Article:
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Old 24-03-2011, 14:58   #8
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Re: Starter Relay?

Thanks Guys,

I will have to go and buy one I guess. The one that came with the engine has no indication of what terminal / connection does what or why.

These relays are spec'd by Amp I guess, How many Amps does a 2.5 litre diesel solenoid pull?

Thanks again,

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Old 24-03-2011, 15:05   #9
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Re: Starter Relay?

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How many Amps does a 2.5 litre diesel solenoid pull?


Simes

Ummmm.......Yes.
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Old 24-03-2011, 16:20   #10
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Re: Starter Relay?

Hi Sailmonkey, I think that you are commenting upon my spelling? It is always better if you can be clear when being sarcastic. What does "Ummmm.......Yes." mean?

I am moving this forward, the relay draws 40 Amps. I can buy one locally. The next question is what connections do what?

Thanks again folks,

Simes
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Old 24-03-2011, 16:26   #11
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Re: Starter Relay?

I suggest that you buy the starter relay from a marine or auto electrician. Ask him to sketch out a rough diagram for you, and then pay him a little extra ( or a few beers).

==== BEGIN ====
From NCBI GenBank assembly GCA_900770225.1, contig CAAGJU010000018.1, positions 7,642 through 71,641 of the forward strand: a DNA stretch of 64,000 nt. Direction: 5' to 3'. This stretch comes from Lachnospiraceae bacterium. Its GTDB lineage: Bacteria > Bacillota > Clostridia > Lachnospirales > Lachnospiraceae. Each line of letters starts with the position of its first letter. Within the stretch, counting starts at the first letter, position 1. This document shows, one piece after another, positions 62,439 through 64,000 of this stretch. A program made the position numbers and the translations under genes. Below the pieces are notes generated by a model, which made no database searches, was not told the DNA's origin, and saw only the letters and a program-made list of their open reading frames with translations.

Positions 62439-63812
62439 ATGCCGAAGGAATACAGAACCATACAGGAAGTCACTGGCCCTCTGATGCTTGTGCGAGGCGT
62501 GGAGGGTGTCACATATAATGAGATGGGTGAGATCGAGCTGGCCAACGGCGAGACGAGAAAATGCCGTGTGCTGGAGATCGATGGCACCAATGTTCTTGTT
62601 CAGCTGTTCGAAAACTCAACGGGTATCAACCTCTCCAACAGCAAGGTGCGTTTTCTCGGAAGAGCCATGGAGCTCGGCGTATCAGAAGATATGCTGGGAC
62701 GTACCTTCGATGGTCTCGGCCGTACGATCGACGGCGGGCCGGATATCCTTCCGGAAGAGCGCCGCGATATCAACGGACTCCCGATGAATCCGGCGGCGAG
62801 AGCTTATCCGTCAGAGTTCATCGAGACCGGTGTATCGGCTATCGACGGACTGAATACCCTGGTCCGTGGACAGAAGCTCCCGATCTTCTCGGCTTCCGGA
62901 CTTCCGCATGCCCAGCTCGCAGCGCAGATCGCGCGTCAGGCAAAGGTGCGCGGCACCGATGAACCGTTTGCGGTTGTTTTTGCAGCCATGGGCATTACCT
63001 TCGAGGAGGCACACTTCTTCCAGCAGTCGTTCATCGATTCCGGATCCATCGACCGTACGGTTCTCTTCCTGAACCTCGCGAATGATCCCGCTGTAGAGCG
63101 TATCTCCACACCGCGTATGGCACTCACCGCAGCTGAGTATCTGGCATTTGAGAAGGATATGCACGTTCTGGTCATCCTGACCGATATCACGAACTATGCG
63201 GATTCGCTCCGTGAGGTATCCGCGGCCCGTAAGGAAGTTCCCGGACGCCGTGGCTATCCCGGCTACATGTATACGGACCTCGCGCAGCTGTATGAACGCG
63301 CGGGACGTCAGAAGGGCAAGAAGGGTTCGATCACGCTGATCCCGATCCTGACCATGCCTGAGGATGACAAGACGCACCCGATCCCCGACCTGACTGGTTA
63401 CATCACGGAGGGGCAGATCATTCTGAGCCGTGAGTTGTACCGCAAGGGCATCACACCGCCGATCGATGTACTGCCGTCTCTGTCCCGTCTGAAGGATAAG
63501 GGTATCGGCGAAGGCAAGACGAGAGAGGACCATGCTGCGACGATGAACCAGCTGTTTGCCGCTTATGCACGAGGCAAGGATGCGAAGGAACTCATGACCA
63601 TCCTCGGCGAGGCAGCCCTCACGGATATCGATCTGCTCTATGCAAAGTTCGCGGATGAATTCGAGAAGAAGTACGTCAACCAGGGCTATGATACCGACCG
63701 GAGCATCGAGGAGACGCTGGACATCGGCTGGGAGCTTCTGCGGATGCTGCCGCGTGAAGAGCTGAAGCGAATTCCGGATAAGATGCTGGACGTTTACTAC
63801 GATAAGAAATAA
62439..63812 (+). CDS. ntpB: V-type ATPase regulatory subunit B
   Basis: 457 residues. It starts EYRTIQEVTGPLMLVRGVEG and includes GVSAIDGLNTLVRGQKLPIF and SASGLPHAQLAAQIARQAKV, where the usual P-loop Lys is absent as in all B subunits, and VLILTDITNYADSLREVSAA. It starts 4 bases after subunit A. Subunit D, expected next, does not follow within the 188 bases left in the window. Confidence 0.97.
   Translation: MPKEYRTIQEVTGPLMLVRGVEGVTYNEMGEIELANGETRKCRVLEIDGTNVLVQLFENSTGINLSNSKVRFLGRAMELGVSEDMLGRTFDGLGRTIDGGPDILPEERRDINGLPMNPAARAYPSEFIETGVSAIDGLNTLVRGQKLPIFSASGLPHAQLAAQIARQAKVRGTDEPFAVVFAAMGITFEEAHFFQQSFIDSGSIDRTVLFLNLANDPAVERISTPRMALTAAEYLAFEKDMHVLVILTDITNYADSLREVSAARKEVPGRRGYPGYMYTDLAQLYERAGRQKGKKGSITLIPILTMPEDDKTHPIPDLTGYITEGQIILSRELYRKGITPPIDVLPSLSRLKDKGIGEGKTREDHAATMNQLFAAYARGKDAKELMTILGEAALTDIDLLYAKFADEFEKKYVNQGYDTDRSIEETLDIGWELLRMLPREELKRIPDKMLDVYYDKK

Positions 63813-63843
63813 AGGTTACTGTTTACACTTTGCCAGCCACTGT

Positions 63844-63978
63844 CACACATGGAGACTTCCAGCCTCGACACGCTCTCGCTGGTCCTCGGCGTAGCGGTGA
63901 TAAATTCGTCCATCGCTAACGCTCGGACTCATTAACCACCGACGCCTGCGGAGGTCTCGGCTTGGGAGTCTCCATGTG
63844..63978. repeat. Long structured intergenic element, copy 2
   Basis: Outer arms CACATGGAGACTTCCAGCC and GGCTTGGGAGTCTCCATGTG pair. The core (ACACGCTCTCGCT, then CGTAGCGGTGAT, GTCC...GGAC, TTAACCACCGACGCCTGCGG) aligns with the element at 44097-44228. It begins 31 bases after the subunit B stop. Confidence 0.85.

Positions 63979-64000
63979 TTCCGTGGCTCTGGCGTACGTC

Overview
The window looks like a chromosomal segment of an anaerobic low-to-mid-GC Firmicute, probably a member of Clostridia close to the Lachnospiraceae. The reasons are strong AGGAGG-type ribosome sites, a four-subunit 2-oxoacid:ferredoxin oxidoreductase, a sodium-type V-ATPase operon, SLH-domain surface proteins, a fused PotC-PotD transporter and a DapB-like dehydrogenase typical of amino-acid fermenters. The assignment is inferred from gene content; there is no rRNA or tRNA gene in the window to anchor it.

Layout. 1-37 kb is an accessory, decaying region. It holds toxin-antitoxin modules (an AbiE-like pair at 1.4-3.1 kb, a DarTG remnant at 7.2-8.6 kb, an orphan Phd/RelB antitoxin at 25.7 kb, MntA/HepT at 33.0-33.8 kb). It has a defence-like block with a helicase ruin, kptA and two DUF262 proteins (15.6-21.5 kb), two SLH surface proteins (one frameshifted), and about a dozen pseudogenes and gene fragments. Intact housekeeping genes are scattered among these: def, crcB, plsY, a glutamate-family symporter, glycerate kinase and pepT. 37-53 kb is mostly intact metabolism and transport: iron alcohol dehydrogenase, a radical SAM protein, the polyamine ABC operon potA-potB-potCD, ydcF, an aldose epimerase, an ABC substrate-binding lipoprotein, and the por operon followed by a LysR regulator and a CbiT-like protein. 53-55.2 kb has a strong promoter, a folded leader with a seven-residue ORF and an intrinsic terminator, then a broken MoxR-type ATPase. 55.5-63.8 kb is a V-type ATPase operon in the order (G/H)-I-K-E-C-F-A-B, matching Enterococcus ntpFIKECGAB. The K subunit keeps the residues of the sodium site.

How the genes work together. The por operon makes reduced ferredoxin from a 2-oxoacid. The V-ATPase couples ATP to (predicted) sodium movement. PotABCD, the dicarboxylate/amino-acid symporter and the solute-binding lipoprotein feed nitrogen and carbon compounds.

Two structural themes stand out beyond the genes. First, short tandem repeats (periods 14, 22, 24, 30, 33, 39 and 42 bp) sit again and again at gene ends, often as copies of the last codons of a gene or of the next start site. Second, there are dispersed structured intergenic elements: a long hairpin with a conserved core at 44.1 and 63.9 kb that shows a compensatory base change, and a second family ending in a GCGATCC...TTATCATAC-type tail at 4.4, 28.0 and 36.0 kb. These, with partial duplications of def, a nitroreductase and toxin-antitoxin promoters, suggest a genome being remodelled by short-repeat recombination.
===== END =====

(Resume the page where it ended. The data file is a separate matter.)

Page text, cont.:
Regards, Richard
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Old 25-03-2011, 06:28   #12
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Re: Starter Relay?

If you can take a pic of relay maybe we can help. Most of the time relays have a little diagram of connections on them. Or use a volt meter. Read across pins. Small resistance like 63 ohms means that is the coil. Inifinte resistance mean open contacts no resistance means closed contacts.
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Old 25-03-2011, 10:34   #13
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Re: Starter Relay?

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Originally Posted by Simes View Post
Hi Sailmonkey, I think that you are commenting upon my spelling? It is always better if you can be clear when being sarcastic. What does "Ummmm.......Yes." mean?

I am moving this forward, the relay draws 40 Amps. I can buy one locally. The next question is what connections do what?

Thanks again folks,

Simes

No comment on the spelling, just the general question. The world of solenoids is far and wide, as is the world of 2500CC engines. To be able to answer a question like that is nearly impossible.
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Old 25-03-2011, 10:51   #14
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Arrow Re: Starter Relay?

Quote:
Originally Posted by Simes View Post
...

I am moving this forward, the relay draws 40 Amps. I can buy one locally. The next question is what connections do what?

Thanks again folks,

Simes
Typical starter with starter solenoid built in -


As a general rule, system without a starter relay would be wired –